Floridians could start carrying concealed guns in public schools and in churches if two new bills make their way through the Florida Legislature this year.
On Wednesday, the Florida House Criminal Justice Committee passed HB 621, a proposal which would allow designated individuals to carry firearms on elementary, middle, secondary and postsecondary school campuses.
Under HB 621, School principals or school superintendents would select the designees, who would complete 40 hours of training and four hours of firearm proficiency training from the Florida Department of Law Enforcement. Teachers, employees and volunteers could all be considered for the position.
Designees would also be required to undergo active shooter training to prepare themselves in case of a life-threatening emergency on public school campuses.
The weapon or firearm must be carried on the designee’s person at all times while the designee is performing his or her official school duties.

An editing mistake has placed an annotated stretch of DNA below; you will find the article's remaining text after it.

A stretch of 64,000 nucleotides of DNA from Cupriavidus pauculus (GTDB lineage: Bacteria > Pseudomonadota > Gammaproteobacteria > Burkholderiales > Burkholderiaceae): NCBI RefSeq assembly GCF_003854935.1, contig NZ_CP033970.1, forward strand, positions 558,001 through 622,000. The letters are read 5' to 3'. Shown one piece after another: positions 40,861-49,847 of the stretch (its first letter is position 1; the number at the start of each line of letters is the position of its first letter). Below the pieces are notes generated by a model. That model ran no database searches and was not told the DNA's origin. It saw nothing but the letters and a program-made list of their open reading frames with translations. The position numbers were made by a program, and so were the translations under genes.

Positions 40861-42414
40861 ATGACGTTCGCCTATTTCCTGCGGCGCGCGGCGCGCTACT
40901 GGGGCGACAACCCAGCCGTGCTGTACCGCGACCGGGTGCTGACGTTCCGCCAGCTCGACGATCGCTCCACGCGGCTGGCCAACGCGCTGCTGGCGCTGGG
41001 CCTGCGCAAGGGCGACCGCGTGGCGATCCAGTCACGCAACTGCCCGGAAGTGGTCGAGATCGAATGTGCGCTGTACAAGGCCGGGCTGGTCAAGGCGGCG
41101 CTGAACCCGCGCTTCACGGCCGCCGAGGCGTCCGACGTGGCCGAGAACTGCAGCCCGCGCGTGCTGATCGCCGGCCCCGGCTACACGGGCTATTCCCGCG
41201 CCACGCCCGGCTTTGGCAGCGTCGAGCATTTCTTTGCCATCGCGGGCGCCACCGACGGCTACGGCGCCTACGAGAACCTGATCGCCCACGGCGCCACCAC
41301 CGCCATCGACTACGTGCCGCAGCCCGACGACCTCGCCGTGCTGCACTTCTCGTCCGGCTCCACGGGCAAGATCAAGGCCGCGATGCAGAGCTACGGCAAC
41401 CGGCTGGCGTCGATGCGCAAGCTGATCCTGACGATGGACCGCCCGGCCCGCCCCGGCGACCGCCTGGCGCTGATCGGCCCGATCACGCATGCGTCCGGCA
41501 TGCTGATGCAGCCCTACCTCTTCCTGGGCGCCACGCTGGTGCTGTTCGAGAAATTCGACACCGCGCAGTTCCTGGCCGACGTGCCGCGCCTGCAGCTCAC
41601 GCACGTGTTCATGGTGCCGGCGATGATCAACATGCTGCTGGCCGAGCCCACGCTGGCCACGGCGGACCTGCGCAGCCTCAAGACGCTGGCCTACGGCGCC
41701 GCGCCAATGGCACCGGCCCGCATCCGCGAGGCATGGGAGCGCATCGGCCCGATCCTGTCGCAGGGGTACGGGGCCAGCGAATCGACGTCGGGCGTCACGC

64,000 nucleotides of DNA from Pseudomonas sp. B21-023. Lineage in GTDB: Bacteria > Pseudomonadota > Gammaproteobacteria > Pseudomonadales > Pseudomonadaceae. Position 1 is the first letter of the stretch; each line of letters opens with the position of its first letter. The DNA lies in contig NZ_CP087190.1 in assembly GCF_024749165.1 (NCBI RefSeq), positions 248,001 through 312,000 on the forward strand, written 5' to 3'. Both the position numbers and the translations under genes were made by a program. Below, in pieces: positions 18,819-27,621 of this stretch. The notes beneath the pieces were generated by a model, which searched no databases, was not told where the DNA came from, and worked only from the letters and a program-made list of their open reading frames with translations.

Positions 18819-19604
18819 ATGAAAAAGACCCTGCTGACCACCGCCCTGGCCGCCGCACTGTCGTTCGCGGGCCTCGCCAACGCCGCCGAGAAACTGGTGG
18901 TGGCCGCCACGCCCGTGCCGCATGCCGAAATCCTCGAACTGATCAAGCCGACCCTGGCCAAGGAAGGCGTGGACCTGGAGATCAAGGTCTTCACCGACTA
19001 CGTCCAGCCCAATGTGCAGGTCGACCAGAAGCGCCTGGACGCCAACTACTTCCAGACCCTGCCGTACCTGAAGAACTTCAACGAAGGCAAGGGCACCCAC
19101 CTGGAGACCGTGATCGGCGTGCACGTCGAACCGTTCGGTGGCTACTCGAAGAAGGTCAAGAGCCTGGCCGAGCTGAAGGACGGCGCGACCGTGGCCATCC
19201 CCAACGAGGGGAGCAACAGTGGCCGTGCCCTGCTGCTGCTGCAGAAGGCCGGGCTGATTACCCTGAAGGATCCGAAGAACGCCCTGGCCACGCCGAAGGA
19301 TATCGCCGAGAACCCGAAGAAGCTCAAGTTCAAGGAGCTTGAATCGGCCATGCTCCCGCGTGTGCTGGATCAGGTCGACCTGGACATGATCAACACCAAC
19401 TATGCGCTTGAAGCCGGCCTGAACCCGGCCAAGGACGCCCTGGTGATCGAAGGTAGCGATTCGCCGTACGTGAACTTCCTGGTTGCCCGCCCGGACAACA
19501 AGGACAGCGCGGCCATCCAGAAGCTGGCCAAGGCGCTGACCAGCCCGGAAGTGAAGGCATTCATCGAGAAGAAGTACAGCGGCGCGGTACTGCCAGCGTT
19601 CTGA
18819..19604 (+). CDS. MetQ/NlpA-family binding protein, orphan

Opponents of the measure argued gun violence in schools is usually the result of escalating conflicts in the presence of firearms and expressed concerns about putting guns in Florida schools.
“I know we can all agree that schools should be safe places for our kids to learn. Stories from around the country and an overwhelming body of research both show that putting guns in classrooms is dangerous – full stop,” said Gay Valimont, Volunteer Leader with the Florida Chapter of Moms Demand Action for Gun Sense in America.
Melissa Franklin, a mother of two, came to Tallahassee to testify against the measure, expressing concerns about an influx of guns around the state.
“The facts show over and over again that more guns make us less safe,” Franklin said.
Rep. Bob Rommel, R-Naples, who sponsored the measure, said the bill aimed to prevent violence by students and let them know they would be “met with resistance” if they carried guns on campus — and asserted HB 621 would make students safer.
“We demand [the schools] to keep our children safe yet we don’t give them tools to keep them safe when evil comes upon the door,” he said.
Members supporting the bill said the legislation would help protect students in potentially deadly situations.
“Do we sit there call 911 and watch helplessly as our friends and loved ones are getting shot to death or do we have something implemented in place that may allow for some counteraction to take place?” Rep. Julio Gonzalez, R-Naples asked.